revealed nothing more. Nor did running both w1 & w2 together. In all cases, w1 was masking the gate of w2.

Now, if a lock reads like this (wheel 3-2-1), it normally does so rather easily with no hickups.
This is only one of a small handful of times I've run into this scenario. But it does happen.
My question is.......... what would you do at this point?

Image

I parked w1 at the same number I found the gate to be on for w3. This allowed w2 to be profiled. But why did I do this?
My decision was based soley on the fact that this worked for me the other three times I ran into this same scenario.
HOWEVER, there's absolutely no logical reasoning that this would allow a reading of w2. It just happened to work.

In reality, I have no information to make an informed decision as to where to park w1 after I was unsuccesful with it at zero.
Normally, you'd refer to the last graph to find a low point to park at. For example, when we start a manipulation with AWR,
we're left with an overall profile view of the entire wheel pack. By running only w3 from the start, we don't have this info.

:???: - R51.5 - L32.5

I now run w1 every two increments, each time placing wheels 2 & 3 on their known gates until the lock opens.



OPEN: L88 - R51.5 - L32.5
Actual combo: 87 - 51 - 33



. . . . . . . . . CONCLUSIONS . . . . . . . . .

(1) There were some issues that needed to be addressed with my "official comb-change girl". lol
The only stipulations I've given her are:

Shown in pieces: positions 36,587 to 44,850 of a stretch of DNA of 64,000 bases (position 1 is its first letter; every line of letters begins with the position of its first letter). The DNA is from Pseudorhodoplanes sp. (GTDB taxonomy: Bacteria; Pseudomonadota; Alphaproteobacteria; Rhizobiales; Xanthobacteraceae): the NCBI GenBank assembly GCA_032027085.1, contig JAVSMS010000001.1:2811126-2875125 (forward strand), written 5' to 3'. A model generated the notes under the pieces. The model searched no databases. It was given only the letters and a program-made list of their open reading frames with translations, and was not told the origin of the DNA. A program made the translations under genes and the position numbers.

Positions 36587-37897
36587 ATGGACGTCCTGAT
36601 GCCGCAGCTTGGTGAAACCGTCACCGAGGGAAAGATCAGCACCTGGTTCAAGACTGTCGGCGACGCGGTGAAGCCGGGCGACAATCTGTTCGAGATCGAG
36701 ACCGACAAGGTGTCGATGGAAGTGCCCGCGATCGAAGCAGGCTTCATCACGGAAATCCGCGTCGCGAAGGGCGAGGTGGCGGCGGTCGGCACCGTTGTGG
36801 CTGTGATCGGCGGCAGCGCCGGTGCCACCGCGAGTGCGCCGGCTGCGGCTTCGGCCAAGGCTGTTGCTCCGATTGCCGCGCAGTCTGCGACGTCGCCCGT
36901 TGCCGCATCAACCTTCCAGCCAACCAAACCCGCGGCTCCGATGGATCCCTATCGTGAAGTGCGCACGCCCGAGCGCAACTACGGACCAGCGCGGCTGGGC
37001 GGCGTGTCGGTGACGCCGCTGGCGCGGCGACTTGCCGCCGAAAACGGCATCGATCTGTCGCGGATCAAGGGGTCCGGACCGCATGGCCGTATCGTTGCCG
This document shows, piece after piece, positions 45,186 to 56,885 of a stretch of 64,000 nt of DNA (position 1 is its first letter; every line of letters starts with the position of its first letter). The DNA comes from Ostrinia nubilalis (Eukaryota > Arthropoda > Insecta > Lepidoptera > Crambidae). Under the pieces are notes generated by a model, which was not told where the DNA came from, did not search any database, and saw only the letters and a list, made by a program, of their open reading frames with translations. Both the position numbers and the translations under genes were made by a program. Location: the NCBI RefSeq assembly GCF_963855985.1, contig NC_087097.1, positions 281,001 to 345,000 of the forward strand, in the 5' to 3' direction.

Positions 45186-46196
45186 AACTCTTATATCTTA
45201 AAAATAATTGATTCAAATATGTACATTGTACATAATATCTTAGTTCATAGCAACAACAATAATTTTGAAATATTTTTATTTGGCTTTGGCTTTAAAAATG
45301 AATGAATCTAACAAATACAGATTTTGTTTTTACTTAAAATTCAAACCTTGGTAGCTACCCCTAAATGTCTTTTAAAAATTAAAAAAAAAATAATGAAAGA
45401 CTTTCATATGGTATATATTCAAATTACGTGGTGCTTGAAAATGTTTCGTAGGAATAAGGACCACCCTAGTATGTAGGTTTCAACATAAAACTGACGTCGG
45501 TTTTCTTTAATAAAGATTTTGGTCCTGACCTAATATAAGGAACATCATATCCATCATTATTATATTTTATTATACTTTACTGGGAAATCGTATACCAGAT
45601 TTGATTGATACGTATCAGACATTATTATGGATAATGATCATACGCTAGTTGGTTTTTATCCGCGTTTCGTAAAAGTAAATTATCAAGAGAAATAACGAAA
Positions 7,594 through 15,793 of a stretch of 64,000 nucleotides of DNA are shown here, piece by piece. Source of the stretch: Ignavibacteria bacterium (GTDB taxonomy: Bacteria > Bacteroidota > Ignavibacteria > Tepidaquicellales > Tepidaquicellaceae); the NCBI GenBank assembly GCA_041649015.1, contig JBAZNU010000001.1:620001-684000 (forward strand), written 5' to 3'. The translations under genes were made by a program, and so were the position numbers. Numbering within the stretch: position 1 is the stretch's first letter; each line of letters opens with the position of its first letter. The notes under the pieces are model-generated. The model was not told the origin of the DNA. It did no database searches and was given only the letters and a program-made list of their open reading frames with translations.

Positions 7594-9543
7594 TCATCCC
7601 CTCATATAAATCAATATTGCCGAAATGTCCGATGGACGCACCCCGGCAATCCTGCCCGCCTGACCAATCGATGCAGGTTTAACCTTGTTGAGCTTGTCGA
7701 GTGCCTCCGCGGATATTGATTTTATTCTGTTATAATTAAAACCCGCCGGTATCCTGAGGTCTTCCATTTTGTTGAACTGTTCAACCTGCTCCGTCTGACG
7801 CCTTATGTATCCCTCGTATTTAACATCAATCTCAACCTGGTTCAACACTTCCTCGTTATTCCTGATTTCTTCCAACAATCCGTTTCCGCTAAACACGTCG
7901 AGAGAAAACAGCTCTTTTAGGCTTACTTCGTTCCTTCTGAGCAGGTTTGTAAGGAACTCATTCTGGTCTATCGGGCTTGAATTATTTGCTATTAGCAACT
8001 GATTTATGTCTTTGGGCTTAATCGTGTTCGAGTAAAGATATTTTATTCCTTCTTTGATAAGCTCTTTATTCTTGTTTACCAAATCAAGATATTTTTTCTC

-The numbers must be at least five increments apart....
-and the last number cannot lie within the forbidden zone.
You see, she's very smart and loves math (makes me sick). And I happen to know she also loves
ODD numbers! So much so that the likelihood of her choosing an EVEN number is slim to none.
And if she did choose an even number, it most certainly would not end with a zero. LOL!
I told her, "you need to cut that shit out. And you best start lovin' ALL numbers!" haha!!!

(2) You'll notice I've started to utilize only the right contact point.
This is the more gradually sloped side of the drive cam gate and will yield the most variations.
I still include the left contact point when I return to an area to amplify it though. This helps to
confirm the presence of a gate, and allows for more accuracy when determining its' true center.

(3) I do like this approach, and it seems worth a bit of my start time to see if a lock is susceptible to read this way.
As with everything, there's ups & downs to it. You gain some advantages on one end & lose them on the other.
But when a lock does read in this manner, it can be (just like Mark says) "...very fast and very certain".


. . . . . . . . . . . . QUESTIONS . . . . . . . . . . . .

In additon to my initial question during this manipulation...
I'd just love to hear any general thoughts you have on this method?
" Enjoy the journey AS MUCH as the destination."
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Oldfast